What are Navy aerographer’s mates? They proved vital to the fleet in Hampton Roads ahead of Florence

Aerographer’s Mate Airman Apprentice Dimitri K. Kaponis, from Hamilton, New Jersey, takes weather readings aboard the aircraft carrier USS George H.W. Bush (CVN 77). (U.S. Navy photo by Mass Communication Specialist Seaman Carson J. Davis)
Aerographer’s Mate Airman Apprentice Dimitri K. Kaponis, from Hamilton, New Jersey, takes weather readings aboard the aircraft carrier USS George H.W. Bush (CVN 77). (U.S. Navy photo by Mass Communication Specialist Seaman Carson J. Davis)

U.S. Fleet Forces’ decision to sortie more than 30 ships ahead of Hurricane Florence is a stark reminder of how weather can affect the Navy.

The Navy relies on its aerographer’s mates for accurate forecasts and observations of weather conditions to determine operations and manage fleet readiness.

Commander, U.S. Fleet Forces Command ordered all Navy ships in the Hampton Roads area to sortie on Sept. 10, ahead of Hurricane Florence.

Aerographer’s mates are trained experts who collect, record and analyze meteorological and oceanographic data. Using this information, they can prepare warnings of severe and hazardous weather and sea conditions. Their observations are used to brief the ship’s leaders on current and predicted environmental conditions and their effect on operations.

“We are important for a lot of things, specifically for situations like this, when there is a hurricane coming,” said Aerographer’s Mate 2nd Class James Henson, from North Little Rock, Arkansas, and assigned to the aircraft carrier USS George H.W. Bush (CVN 77). “We will inform the ship where to go to avoid really bad weather that could potentially cause damage.”

AGs must be aware of changing conditions and be able to predict weather developments to ensure GHWB can continue to operate uninhibited by weather.

AGs make periodic observations using radar imagery and meteorological and oceanographic data to accurately read weather conditions and advise the chain of command.

“Being very observant and knowing what’s going on around us is very important in this rate,” said Aerographer’s Mate Airman Apprentice Dimitri K. Kaponis, from Hamilton, New Jersey.
“We take weather observations every hour, and during flight operations it’s every half hour.”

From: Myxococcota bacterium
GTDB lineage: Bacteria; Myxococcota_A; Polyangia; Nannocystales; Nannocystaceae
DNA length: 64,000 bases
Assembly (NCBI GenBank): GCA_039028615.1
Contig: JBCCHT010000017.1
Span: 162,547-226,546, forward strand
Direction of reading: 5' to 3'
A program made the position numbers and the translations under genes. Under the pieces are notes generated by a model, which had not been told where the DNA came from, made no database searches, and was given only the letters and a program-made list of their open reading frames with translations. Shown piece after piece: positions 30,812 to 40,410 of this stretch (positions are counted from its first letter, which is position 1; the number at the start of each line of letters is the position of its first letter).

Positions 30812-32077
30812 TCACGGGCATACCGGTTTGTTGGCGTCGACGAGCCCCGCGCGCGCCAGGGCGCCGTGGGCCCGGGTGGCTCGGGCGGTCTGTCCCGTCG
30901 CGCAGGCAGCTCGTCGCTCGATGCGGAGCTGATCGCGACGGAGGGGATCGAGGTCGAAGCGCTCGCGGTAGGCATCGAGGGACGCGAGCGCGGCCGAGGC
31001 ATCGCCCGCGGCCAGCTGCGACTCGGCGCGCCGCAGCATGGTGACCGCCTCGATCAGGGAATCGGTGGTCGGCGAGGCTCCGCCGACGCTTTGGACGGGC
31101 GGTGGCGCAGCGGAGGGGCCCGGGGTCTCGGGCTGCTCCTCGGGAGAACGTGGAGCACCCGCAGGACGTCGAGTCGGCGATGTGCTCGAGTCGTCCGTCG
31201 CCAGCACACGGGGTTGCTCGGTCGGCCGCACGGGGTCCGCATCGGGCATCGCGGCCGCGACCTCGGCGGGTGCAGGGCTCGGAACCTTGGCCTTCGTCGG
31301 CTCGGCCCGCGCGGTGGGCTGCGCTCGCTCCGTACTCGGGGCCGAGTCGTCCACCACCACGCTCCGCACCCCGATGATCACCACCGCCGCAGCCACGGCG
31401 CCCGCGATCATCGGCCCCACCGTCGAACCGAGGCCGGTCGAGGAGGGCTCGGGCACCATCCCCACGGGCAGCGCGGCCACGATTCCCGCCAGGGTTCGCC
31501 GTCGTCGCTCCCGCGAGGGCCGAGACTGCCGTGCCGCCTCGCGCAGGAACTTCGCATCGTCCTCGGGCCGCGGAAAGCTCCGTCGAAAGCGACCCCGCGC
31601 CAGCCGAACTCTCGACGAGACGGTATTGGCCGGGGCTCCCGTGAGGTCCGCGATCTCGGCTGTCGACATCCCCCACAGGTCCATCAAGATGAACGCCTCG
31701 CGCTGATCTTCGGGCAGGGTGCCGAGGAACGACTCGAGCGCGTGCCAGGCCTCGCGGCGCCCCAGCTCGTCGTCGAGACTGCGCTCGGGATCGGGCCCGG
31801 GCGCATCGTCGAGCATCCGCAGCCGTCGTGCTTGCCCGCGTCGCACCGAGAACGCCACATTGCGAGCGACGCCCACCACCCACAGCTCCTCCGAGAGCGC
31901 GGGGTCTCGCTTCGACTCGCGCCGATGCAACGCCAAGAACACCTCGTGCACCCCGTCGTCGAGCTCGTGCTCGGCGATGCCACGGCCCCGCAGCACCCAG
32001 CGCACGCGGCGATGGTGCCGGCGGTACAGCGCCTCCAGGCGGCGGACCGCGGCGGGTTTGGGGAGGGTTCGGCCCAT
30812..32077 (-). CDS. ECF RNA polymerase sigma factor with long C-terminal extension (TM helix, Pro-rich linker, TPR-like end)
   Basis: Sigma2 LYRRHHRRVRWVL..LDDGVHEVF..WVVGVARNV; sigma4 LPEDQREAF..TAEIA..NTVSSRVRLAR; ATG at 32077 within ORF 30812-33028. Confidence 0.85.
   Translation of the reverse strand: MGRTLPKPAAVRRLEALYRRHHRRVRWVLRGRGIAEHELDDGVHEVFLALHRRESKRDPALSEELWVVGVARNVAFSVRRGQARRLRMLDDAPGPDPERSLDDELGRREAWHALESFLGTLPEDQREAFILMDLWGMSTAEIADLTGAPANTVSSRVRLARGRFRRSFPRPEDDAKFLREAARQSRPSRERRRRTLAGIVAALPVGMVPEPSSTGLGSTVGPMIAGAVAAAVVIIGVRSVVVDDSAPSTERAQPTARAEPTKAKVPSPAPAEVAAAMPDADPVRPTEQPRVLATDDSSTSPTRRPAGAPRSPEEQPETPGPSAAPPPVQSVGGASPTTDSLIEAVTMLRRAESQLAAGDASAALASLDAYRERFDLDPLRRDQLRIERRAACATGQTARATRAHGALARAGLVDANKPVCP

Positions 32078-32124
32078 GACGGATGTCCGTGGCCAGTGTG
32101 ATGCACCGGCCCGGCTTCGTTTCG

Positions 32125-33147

When AGs detect abnormal conditions, they relay the information as quickly as possible to the chain of command. This allows leadership to make decisions on what course to take based on weather forecasts.

“When flight operations are happening and there are thunderstorms, AGs will find a clearing and help move the ship,” said Henson. “Safety is important to AGs, because our forecasts and observations keep Sailors out of harm’s way.”

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“If a forecast pans out, and I know I moved the ship in the right direction and kept everyone safe, it’s very rewarding.” Henson said. “We do this to keep the mission going.”

Having the ability to be ready for any weather condition gives the Navy an advantage when it comes to operational capabilities at sea, in the air and on land.

“We can give our special forces a tactical advantage when we are going up against our enemies,” Henson said. “If Navy SEALs are performing a raid, our observations help them plan accordingly to get that mission done.”

AGs help the overall mission by impacting ship movement, giving intel for flight operations and even ensuring safe port visits. In short, weather analysis plays an important part in a many of Navy operations.

“It’s rewarding to be able to brief the captain and the navigator, and for them to trust me with the forecast,” Henson said. “The most important aspect of my job is always being alert and always paying attention to what is going on with the weather. I’m always ready for what’s coming and ready to make recommendations that can save lives.”

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John Mangalonzo (john@localvoicemedia.com) is the managing editor of Local Voice Media’s Virginia papers – WYDaily (Williamsburg), Southside Daily (Virginia Beach) and HNNDaily (Hampton-Newport News). Before coming to Local Voice, John was the senior content editor of The Bellingham Herald, a McClatchy newspaper in Washington state. Previously, he served as city editor/content strategist for USA Today Network newsrooms in St. George and Cedar City, Utah. John started his professional journalism career shortly after graduating from Lyceum of The Philippines University in 1990. As a rookie reporter for a national newspaper in Manila that year, John was assigned to cover four of the most dangerous cities in Metro Manila. Later that year, John was transferred to cover the Philippine National Police and Armed Forces of the Philippines. He spent the latter part of 1990 to early 1992 embedded with troopers in the southern Philippines as they fought with communist rebels and Muslim extremists. His U.S. journalism career includes reporting and editing stints for newspapers and other media outlets in New York City, California, Texas, Iowa, Utah, Colorado and Washington state.